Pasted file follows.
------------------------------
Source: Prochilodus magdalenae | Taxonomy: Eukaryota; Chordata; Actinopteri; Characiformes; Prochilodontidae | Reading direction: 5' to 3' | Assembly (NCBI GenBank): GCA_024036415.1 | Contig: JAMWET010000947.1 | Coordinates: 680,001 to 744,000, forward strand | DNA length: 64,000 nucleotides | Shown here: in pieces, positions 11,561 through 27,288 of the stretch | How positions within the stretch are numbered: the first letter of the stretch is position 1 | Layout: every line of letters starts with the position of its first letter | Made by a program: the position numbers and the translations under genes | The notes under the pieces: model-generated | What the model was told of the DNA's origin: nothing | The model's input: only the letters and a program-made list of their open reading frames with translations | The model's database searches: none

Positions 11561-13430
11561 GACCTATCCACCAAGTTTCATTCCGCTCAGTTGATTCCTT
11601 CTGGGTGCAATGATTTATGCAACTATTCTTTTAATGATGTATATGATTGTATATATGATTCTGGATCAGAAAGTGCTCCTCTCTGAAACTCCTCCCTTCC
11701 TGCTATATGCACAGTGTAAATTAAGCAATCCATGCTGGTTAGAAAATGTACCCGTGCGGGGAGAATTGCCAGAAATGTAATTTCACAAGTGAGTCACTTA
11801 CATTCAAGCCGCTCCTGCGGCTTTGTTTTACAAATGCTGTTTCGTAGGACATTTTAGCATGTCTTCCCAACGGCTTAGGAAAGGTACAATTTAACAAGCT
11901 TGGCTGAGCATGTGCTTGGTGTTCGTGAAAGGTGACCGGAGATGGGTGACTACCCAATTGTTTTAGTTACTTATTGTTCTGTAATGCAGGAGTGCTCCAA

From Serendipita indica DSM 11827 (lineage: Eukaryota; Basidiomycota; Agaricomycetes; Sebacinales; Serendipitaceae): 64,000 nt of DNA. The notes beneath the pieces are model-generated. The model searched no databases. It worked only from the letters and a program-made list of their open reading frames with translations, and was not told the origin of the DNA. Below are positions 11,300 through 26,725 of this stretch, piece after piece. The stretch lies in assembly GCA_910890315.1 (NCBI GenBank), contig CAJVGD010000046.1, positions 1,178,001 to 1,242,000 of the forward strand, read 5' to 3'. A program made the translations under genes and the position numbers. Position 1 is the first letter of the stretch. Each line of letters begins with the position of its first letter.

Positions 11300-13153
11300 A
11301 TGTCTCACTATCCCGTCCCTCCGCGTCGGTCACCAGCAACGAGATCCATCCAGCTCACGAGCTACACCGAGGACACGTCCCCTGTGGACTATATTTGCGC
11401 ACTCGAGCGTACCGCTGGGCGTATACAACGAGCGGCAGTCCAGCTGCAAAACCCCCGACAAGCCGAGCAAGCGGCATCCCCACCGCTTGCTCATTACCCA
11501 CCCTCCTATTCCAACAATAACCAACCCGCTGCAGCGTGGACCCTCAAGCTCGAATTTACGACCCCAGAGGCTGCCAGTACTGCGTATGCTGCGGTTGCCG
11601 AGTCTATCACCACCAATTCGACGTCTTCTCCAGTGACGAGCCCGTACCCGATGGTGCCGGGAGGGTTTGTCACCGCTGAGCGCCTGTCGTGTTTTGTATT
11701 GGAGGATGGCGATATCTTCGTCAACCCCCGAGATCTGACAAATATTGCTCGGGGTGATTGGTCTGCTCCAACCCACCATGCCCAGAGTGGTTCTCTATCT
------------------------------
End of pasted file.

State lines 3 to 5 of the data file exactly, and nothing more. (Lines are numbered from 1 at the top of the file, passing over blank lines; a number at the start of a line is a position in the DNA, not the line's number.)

11561 GACCTATCCACCAAGTTTCATTCCGCTCAGTTGATTCCTT
11601 CTGGGTGCAATGATTTATGCAACTATTCTTTTAATGATGTATATGATTGTATATATGATTCTGGATCAGAAAGTGCTCCTCTCTGAAACTCCTCCCTTCC
11701 TGCTATATGCACAGTGTAAATTAAGCAATCCATGCTGGTTAGAAAATGTACCCGTGCGGGGAGAATTGCCAGAAATGTAATTTCACAAGTGAGTCACTTA